Q: My boys are 6 and 4. My older son prefers playing by himself, and when I require him to share with his younger brother will just quit what he is doing and go to something else. Take basketball, for example. When I suggest they take turns shooting, my 6-year-old will either quit or go get another kind of ball so he doesn’t have to share. Should I let him quit, or should I force him to share? This really bugs me, as I am not the kind of mother who will buy two of everything so they can each have their own.
A:Good for you! Buying two of everything will certainly “solve” the sharing problem in the short run, but it will also prevent your boys from ever learning to share.
I would predict that this little problem is going to work itself out eventually. The two years that separate your sons is going to narrow as they get older. From the point of view of a 6-year-old who is in school, a 4-year-old brother almost qualifies as a baby. Within a few years, however, the age difference is not going to be as significant as it now seems, and he’s probably going to become more accepting of his little brother as a playmate.
In the meantime, I advise you to leave this alone. The more you try to force or even suggest that he share, the “worse” this is likely to get. It would be good for your mental health if you were to stop feeling like you need to manage their play and leave your boys to their own devices. The likelihood is that they’ll work this out, and if they don’t, well, so be it. The fact that an older sibling doesn’t like to play with a younger one doesn’t predict future social problems.
Addendum: I’ve been recommending a “hands off” approach to sibling conflict since I began writing this newspaper column in 1976. As is the case with any parenting policy, this one is not absolute. There are sibling conflict situations that require parental intervention; when one sibling is being purposefully cruel to another who is much younger, for example. But the mere fact of an age difference does not justify parent involvement. It is not unusual for a younger sibling to trade significant pain inflicted by an older one for the reward of seeing the older one be punished. For that reason, it’s difficult at best to judge the book of sibling conflict by its cover.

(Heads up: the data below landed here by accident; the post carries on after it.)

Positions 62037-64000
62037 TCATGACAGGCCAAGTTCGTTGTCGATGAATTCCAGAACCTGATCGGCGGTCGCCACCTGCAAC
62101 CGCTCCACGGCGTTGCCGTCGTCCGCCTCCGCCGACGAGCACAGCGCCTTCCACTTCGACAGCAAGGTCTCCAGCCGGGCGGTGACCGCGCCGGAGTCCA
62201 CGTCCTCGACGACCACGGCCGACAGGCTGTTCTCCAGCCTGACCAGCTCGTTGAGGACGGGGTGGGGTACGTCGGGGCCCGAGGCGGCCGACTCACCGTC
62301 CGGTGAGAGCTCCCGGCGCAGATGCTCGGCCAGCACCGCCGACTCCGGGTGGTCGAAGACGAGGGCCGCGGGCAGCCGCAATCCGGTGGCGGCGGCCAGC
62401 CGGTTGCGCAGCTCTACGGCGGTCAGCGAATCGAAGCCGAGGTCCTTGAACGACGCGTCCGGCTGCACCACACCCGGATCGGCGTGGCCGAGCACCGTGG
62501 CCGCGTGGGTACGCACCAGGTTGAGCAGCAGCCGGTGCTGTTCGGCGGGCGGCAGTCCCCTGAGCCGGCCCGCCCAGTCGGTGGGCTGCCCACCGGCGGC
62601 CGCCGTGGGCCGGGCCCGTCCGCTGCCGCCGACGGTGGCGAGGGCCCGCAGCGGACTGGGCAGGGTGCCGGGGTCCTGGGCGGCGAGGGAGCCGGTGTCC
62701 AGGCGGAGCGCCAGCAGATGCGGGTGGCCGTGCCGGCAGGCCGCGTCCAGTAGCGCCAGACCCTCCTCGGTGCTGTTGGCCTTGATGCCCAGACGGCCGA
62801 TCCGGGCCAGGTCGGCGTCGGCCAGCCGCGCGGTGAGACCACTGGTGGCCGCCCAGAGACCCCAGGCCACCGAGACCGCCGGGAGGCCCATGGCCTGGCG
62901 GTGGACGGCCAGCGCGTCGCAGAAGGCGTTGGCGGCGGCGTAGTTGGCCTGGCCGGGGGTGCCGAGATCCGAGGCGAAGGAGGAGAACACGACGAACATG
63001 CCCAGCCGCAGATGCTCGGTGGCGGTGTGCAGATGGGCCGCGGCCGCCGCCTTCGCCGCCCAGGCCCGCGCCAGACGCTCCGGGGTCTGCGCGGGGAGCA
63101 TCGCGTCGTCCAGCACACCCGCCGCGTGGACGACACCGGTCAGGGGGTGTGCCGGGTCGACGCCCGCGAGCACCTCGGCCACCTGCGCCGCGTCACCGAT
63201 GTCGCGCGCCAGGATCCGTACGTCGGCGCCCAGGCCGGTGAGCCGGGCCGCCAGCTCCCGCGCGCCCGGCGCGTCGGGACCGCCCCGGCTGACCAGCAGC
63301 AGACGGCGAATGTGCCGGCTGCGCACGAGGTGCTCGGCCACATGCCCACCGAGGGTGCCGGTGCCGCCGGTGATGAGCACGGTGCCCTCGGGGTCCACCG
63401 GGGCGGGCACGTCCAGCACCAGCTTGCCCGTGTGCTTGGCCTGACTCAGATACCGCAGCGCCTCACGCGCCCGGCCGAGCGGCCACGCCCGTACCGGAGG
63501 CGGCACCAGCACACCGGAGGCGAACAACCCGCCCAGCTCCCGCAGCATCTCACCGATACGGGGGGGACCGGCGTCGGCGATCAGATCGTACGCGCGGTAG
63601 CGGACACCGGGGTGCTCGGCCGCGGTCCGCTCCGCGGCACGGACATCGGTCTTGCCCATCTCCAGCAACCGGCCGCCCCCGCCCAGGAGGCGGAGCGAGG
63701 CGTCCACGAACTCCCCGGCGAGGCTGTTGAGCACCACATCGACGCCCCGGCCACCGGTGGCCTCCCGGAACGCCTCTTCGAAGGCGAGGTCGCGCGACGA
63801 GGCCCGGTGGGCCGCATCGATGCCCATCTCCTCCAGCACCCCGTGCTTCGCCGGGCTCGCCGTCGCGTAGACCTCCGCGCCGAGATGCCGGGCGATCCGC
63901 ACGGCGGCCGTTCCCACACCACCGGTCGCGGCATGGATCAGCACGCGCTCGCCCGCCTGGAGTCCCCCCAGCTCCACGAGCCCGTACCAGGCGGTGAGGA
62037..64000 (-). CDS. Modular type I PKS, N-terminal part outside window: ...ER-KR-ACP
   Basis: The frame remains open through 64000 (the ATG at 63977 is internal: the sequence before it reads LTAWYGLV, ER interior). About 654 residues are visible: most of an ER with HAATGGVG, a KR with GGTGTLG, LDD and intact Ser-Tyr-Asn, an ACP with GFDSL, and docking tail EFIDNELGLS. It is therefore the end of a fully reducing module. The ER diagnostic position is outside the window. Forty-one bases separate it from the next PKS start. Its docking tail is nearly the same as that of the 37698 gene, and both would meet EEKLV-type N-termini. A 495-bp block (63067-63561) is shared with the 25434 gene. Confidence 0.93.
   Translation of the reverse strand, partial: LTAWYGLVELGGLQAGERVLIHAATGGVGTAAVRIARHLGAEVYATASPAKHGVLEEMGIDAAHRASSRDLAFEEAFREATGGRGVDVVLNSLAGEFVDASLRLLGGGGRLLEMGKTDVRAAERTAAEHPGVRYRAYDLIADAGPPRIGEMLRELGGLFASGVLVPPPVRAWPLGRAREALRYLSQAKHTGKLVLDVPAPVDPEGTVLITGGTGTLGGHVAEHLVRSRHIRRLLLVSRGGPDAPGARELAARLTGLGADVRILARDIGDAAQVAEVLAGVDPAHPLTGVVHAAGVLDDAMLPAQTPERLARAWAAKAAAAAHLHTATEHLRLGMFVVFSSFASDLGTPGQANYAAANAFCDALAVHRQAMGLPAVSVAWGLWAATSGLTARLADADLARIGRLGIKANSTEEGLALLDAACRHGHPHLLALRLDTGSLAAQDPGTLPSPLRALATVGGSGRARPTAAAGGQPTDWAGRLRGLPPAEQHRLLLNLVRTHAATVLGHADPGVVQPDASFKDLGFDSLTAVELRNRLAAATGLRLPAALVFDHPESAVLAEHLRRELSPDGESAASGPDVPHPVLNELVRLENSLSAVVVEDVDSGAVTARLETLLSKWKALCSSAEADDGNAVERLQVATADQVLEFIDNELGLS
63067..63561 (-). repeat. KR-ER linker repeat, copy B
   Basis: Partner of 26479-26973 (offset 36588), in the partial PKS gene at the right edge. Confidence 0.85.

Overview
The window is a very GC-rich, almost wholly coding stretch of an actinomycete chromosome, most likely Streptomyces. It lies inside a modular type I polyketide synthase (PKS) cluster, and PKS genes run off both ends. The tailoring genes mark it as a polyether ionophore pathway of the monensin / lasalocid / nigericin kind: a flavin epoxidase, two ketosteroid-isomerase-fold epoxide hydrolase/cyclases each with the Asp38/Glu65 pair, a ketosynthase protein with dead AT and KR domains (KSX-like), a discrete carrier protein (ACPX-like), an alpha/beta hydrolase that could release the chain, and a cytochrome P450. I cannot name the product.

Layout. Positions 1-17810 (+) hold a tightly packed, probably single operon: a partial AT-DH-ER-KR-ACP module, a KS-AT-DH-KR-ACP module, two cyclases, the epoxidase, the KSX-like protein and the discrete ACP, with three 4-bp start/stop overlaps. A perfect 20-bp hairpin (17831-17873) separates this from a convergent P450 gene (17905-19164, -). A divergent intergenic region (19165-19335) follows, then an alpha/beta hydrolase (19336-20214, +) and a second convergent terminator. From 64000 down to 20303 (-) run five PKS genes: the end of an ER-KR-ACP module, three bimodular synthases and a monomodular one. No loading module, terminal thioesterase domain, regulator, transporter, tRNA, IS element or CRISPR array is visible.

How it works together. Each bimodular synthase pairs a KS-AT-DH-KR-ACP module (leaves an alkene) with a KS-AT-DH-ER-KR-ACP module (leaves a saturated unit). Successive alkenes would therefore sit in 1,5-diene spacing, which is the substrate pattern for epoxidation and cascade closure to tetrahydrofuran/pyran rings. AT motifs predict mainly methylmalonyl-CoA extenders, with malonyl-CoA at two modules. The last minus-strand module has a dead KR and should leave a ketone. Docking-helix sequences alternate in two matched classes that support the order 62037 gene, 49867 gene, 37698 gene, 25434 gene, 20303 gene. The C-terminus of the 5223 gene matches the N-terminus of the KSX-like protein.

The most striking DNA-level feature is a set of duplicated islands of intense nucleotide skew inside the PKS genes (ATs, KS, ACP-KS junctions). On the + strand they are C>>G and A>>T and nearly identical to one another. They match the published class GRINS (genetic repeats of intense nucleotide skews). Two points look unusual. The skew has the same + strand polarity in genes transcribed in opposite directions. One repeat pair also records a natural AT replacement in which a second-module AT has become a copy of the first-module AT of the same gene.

More often than not, I recommend simply creating a rule that requires the children to manage their conflict such that it does not disturb the peace of the family. The rule is broken when one of the participants does anything to attract parental attention: screaming, crying, calling for help, tattling, and so on. A violation of the rule results in both kids being punished in equivalent fashion. This puts both kids in the same proverbial boat. To avoid being punished, they must learn to work things out without attracting attention.
Almost without exception, once the roles of villain and victim are no longer at issue, the sibling relationship begins to improve, as affirmed by a mom who recently sent me the following testimonial:
“Before I read your books, I was convinced that my oldest son was a bully and my other two children were victims. Reluctantly, I followed your advice and punished both kids when fighting broke out. Most of the time, I believed it was my oldest son’s fault, but I still gave them both consequences. It’s been five months now, and I keep thinking I live in a different house with a different set of kids. They almost never fight, and when they do they work it out themselves. My relationship with my oldest son has improved and he feels much better about himself. I think that in the past his siblings were figuring out ways to push his buttons so that he would get into trouble. Now he feels more valued and loved in our family. Your techniques don’t always work overnight, but I do think that this one is worth sticking with.”
To which I would only point out that in most cases, techniques that work “overnight” are rarely still working after 30 nights.
Family psychologist John Rosemond answers parents’ questions on his Web site at www.rosemond.com.